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La Biennale di Venezia

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Biennale Danza 2024

Trajal Harrell

Silver Lion

Award ceremony

Sunday 21 July, 12:00 noon
Ca’ Giustinian, Venice

Trajal Harrell

La Biennale di Venezia will present the Silver Lion to the dancer and choreographer Trajal Harrell.

Trajal Harrell is a true original”, writes Wayne McGregor in presenting the recipient of the Silver Lion, whom he had already invited to Biennale Danza two years ago with Maggie the Cat, a work inspired by Tennessee Williams’ play to question power, gender, intolerance, inclusion.

“A graduate of Yale University, Centre National de la Danse (Yvonne Rainer) and Martha Graham School of Contemporary Dance, his foundational research is based on a rich conversation between post-modern dance, the New York voguing scene and Japanese dance Butoh. His work reimagines our pasts and laughs at chronological, geographical and cultural distance, leading to performances in venues dedicated as much to visual arts as to live theatre. Harrell uses the tools of critical thought, in particular research about gender, feminism and post-colonialism, to mine his own deep knowledge of art and dance history. The result of extensive research, his shows are like so many sensitive, hybrid and joyful objects that borrow equally from fashion, pop culture, and avant-garde artists. It is in this unique mix of genres, the surprising juxtaposition of forms and uniquely vast emotional range that Harrell’s work engages and enthrals. We laugh as quickly as we cry in a visceral and sensorial rollercoaster of poignancy and joy”.

Trajal Harrell returns to Biennale Danza for the 18th Festival with two works: Tambourines and Sister or He Buried the Body.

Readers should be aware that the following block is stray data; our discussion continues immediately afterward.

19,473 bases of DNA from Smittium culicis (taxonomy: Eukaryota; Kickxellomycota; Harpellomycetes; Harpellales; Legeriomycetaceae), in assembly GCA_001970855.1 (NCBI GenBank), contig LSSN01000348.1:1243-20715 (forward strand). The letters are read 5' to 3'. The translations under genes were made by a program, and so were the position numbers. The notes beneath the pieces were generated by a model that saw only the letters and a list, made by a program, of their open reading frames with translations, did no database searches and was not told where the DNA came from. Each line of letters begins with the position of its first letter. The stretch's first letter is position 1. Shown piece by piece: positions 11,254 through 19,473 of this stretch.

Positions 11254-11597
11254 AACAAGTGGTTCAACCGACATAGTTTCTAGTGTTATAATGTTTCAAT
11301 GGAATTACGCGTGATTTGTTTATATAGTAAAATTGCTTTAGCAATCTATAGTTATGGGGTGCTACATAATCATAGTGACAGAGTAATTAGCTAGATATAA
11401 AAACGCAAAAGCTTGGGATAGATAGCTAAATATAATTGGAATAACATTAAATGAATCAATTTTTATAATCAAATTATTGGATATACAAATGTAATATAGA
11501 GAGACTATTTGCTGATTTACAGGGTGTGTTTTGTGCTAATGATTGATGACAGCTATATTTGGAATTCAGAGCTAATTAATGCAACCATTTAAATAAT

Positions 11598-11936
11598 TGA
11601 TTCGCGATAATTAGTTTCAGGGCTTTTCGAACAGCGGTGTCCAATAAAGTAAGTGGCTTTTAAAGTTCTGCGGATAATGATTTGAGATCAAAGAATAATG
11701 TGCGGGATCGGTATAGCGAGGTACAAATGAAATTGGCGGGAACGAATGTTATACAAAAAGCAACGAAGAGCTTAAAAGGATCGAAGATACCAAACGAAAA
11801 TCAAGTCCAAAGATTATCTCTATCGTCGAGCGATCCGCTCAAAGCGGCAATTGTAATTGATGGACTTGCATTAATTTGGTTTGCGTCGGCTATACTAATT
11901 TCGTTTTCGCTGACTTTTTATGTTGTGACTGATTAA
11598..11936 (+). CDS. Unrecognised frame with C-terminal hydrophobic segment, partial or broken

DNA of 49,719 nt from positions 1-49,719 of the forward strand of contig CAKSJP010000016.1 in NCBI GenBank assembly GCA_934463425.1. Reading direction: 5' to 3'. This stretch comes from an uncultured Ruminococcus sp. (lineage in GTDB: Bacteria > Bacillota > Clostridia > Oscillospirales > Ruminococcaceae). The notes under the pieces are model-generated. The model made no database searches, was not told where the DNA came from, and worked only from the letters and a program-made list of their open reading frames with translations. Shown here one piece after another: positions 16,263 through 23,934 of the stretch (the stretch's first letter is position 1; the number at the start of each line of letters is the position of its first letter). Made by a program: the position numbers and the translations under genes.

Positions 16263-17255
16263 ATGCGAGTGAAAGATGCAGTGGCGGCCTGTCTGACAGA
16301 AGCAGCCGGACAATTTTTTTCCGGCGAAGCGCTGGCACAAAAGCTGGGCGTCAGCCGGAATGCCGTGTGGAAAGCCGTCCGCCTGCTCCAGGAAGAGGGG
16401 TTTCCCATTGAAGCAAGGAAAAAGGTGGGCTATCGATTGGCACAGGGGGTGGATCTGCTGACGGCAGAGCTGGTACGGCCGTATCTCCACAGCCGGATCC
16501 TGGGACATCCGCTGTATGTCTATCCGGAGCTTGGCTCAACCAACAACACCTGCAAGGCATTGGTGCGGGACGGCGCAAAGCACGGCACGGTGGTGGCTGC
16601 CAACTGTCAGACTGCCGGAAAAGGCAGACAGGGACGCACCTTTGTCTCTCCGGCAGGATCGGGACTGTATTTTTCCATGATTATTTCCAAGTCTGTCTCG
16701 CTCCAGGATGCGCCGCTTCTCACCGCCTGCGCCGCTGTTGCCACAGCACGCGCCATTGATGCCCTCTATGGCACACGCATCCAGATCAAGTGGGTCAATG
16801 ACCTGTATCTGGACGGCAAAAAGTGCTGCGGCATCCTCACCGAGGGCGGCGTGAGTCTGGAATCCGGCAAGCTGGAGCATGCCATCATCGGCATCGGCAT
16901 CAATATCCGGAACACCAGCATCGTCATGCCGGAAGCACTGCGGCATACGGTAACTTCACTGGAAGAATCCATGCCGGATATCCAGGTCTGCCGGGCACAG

Biographical notes

Trajal Harrell (Douglas - USA, 1973) is an American dancer and choreographer. Known above all for the series of choreographic interventions titled Twenty Looks or Paris is Burning at the Judson Church, Trajal Harrell is now considered one of the most important choreographers of his generation. After graduating from Yale University, he continued his studies at the Centre national de la danse and at the Martha Graham School of Contemporary Dance. His works, which arise from the cross-fertilisation between different choreographic languages rooted in gender, feminist and post-colonial studies, reimagine the past beyond chronological, geographic and cultural distances, paying particular attention to the aesthetics of the costumes, often inspired by high fashion. His works have been presented in many venues, including: Stedelijk Museum in Amsterdam (2014), Centre Pompidou (2015), Palais de Tokyo (2016), Festival d’Avignon (2016); MoMA (2016); Tanz im August (2017); Hammer Museum in Los Angeles (2017); Barbican (2017); The Kitchen in New York (2018), Festival d’Automne (2019), Gwangiu Biennale (2021), Bienal de Sao Paulo (2021), Schauspiehaus in Zurich (2019-2022), Kunstenfestivaldesarts in Brussels (2022), Holland Festival (2022).
His works include: Used Abused and Hung Out to Dry (2013), The Ghost of Montpellier Meets the Samurai (2015), The Return of La Argentina, In the Mood for Frankie (2016), Caen Amour (2016), Juliet and Romeo. In 2017 he presented the performative exhibition Hoochie Koochie at the Barbican Centre Art Gallery (London).
He was named “Dancer of the Year” by Tanz magazine in 2018; he has also won the Doris Duke Impact Award and a Bessie Award.

Biennale Danza
Biennale Danza